Why 2016 wasn’t a nightmare year for France

There were some crushing lows, it's true, but it hasn't been a nightmare year.

Why 2016 wasn't a nightmare year for France
Photo: AFP
2016 is the year that everyone wants to end. Whether it was barbaric acts of terrorism, the political earthquakes of Trump and Brexit, the mess in the Middle East or the long list of celebrity deaths, many around the world were left asking if 2016 was the worst year ever.
But let's be positive. 2016 wasn't as bad for France as you might think. 
There were some crushing lows, notably the Bastille Day attack, the jihadist murder of a priest and the needless burqini row that damaged France's reputation around the world. France's image took some serious blows in the summer as workers went on seemingly never-ending strikes, one of which ended in a long-lasting fuel crisis
But it hasn't been a nightmare year. Here's why.
Euro 2016 football went off without a hitch (and France almost won)

Security was at an all-time high when France hosted the Euro 2016 football tournament this summer, and despite some people's worst fears, it went quite well.

There were some troubles with rioting fans, but the tournament was spared the terror attack many had feared.
The French team went down in the final to Portugal, but brought some joy and unity to a country in desperate need. They also restored the public's faith in les bleus after the scandal of the strike at the 2010 World Cup.
Photo: AFP
Political renewal finally comes to France
At one point the 2017 presidential election was looking like a battle between Marine Le Pen, Nicolas Sarkozy and the incumbent President Francois Hollande. So pretty much the same as 2012. Additionally, there was a time when the 71-year-old former prime minister Alain Juppe, who has been around the block for decades and has been mired in scandal, looked like he would win.
Hardly inspiring, but not surprising for a country that doesn't do political renewal very well. But then in the space of a week Hollande, Juppe and Sarkozy were all knocked out of the race for varying reasons leaving a fresh looking field, including former whizzkid banker Emmanuel Macron to take on the now veteran and very much part of the establishment Marine Le Pen.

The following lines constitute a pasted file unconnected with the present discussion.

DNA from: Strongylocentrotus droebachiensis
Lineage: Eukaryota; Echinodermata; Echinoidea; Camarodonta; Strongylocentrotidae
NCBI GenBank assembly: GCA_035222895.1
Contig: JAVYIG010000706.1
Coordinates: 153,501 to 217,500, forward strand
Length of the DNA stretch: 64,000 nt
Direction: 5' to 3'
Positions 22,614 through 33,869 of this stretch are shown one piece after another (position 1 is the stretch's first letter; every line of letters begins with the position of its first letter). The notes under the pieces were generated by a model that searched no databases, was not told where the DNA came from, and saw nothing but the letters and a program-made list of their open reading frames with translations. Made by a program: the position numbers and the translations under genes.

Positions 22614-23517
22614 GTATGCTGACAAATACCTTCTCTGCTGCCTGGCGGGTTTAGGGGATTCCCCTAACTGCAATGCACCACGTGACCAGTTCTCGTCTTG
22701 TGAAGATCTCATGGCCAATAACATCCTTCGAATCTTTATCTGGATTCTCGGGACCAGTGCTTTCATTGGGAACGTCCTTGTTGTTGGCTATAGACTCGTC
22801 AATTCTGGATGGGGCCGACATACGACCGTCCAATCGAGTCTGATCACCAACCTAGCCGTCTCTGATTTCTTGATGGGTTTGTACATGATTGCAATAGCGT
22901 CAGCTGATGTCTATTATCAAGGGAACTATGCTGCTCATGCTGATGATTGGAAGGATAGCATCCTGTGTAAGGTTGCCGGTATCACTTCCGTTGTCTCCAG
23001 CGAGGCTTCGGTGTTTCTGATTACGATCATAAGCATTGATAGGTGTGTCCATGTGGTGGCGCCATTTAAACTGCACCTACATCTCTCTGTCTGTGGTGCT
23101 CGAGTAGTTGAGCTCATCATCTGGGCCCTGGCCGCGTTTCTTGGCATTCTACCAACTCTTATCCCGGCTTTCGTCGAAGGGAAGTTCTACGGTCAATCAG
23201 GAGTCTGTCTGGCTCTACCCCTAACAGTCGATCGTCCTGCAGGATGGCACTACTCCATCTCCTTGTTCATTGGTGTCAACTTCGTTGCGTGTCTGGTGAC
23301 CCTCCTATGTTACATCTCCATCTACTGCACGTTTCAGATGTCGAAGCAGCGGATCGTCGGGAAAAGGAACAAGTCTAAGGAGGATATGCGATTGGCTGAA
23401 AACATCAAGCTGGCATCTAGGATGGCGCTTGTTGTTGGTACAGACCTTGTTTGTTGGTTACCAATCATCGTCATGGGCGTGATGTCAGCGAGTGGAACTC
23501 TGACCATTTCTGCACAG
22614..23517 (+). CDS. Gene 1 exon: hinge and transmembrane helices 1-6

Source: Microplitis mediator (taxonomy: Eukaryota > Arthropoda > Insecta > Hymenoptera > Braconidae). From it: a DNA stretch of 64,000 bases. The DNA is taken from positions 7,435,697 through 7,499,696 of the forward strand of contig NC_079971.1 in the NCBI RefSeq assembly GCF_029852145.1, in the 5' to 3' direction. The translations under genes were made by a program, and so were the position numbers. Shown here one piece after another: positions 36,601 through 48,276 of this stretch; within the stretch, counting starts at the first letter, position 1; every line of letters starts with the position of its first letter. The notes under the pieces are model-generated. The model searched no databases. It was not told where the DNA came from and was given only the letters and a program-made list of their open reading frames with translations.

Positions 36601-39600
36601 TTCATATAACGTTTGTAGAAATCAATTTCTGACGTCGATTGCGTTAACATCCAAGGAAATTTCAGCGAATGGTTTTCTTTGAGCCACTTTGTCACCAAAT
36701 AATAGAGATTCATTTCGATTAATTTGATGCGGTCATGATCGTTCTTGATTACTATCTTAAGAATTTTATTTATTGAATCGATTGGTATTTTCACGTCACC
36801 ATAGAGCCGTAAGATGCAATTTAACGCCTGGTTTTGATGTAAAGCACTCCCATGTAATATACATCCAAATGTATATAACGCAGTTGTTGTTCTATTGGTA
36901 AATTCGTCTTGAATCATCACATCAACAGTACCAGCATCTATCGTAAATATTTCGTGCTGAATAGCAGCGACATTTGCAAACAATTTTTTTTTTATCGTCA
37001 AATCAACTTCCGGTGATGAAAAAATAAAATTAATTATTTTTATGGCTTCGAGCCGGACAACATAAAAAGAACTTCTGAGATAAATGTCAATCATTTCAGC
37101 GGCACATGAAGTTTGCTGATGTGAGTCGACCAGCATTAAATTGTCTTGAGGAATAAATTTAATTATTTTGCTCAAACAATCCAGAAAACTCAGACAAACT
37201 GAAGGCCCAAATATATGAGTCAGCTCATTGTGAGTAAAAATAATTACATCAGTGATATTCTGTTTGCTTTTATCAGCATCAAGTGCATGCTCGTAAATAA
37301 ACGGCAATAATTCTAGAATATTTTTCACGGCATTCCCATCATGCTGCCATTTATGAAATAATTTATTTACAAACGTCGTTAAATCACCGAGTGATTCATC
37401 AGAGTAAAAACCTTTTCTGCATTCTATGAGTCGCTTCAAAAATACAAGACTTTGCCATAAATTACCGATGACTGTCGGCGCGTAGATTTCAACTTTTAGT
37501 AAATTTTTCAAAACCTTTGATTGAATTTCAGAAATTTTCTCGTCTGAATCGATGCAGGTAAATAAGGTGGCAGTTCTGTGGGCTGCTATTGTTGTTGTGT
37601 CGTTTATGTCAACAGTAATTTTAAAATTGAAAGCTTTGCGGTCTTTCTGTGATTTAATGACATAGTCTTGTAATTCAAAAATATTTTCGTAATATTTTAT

Polling favourite for residential, Francois Fillon. Photo: AFP
Paris inched closer to hosting the Olympics
The French capital showed admirable courage in bidding for the 2024 Games despite all the fears around terrorism and its crushing loss to London for the right to host the 2012 Games.
Paris is looking all-the-more likely to host the 2024 Games after more cities dropped out of the race throughout the year. 
Now it's just between Budapest, Paris, and Los Angeles, and the winner will be announced in September 2017.
Even if Paris doesn't get the nod, authorities are doing all they can to make the city a more attractive hosting option – and that's a win-win for the rest of us. 
This means Paris Mayor Anne Hidalgo is working to clean up the canals and the rivers and to make huge improvements to public transport.
A new train line between Charles de Gaulle airport and Gare du Nord got final approval this very month
Photo: AFP
Calais “Jungle” closed down
In 2016 the French government finally showed some responsibility by closing down the sprawling migrant camp in Calais.
While many criticised the policy of moving the thousands of migrants around France, the government stuck to its guns at a time when immigration will be a key issue in next year's election.
Paris also saw the opening of a new migrant shelter in the city's north (with more to come) and the closing of the make-shift camps that had cropped up across the capital.